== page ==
Fast forward a decade. Unfortunately, designing full-time for a living had burnt me out and turned the things I loved doing into a mere job. I needed a change.

With both of my parents in the airlines, I'd grown up around aviation. I reacquainted myself with my passion for flight, got my pilot's license, and started a new career as an air traffic controller. Now I work within one interest while being able to do everything else - writing, videos, music - just for the love of doing it.

Currently I'm writing more music than I ever did before. For the first time in my life, I'm feeling confident enough to put it out there and let others have a listen. I'm completely self-taught, but through plenty of trial and error I've learned to take the musical ideas from my head and execute them. I view my studio as my main instrument.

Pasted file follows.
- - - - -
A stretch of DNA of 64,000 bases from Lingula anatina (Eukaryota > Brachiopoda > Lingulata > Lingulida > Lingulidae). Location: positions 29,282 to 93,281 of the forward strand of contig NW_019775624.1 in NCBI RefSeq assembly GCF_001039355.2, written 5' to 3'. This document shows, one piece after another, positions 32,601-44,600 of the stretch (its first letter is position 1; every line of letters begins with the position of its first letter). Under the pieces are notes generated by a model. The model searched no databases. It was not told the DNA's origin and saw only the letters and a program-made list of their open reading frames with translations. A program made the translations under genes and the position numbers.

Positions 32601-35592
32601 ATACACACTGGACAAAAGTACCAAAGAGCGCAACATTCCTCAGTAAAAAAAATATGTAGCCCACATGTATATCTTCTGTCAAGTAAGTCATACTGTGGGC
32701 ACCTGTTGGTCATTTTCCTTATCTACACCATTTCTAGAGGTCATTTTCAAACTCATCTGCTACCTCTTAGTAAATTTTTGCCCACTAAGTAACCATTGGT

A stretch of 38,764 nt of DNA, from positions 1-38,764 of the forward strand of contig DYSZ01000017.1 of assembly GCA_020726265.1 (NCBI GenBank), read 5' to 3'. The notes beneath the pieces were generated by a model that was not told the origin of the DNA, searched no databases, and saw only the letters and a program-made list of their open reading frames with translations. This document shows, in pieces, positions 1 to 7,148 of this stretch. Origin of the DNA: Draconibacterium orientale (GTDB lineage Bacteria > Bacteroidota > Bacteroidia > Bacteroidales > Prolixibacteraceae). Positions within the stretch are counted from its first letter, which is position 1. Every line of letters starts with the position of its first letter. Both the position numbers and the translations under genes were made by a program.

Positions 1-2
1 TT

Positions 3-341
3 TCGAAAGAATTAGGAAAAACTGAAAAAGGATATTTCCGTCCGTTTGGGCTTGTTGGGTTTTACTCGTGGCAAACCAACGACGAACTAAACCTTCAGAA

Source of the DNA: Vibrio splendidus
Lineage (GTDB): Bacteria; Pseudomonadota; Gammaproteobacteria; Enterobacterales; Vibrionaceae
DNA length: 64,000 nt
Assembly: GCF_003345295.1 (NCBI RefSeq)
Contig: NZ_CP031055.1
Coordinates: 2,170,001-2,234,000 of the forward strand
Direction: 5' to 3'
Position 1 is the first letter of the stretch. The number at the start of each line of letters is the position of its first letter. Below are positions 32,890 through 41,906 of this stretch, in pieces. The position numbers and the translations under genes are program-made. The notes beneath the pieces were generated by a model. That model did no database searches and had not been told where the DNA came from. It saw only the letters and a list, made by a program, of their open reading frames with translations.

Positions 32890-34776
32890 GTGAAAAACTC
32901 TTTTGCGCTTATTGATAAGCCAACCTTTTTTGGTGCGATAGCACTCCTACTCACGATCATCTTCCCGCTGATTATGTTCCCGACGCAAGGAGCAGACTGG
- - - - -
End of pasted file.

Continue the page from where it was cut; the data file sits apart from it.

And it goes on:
In 2008, I realized that many of the concepts and sounds I was working on fell under the umbrella of steampunk. I'd already been mixing genres and tones for years. Now I had a thematic purpose behind doing so. From there I began a shift away from the more traditional industrial sound on my first CD Bring the Rain to the more global sound you hear on Circumnavigator.

Let's jump into the world of Circumnavigator. What you've done goes far beyond a basic concept album. Your artwork and accompanying fiction show the framework of a very detailed setting that I'm sure didn't just pop up for this one album. Tell us about what you built and how it all started.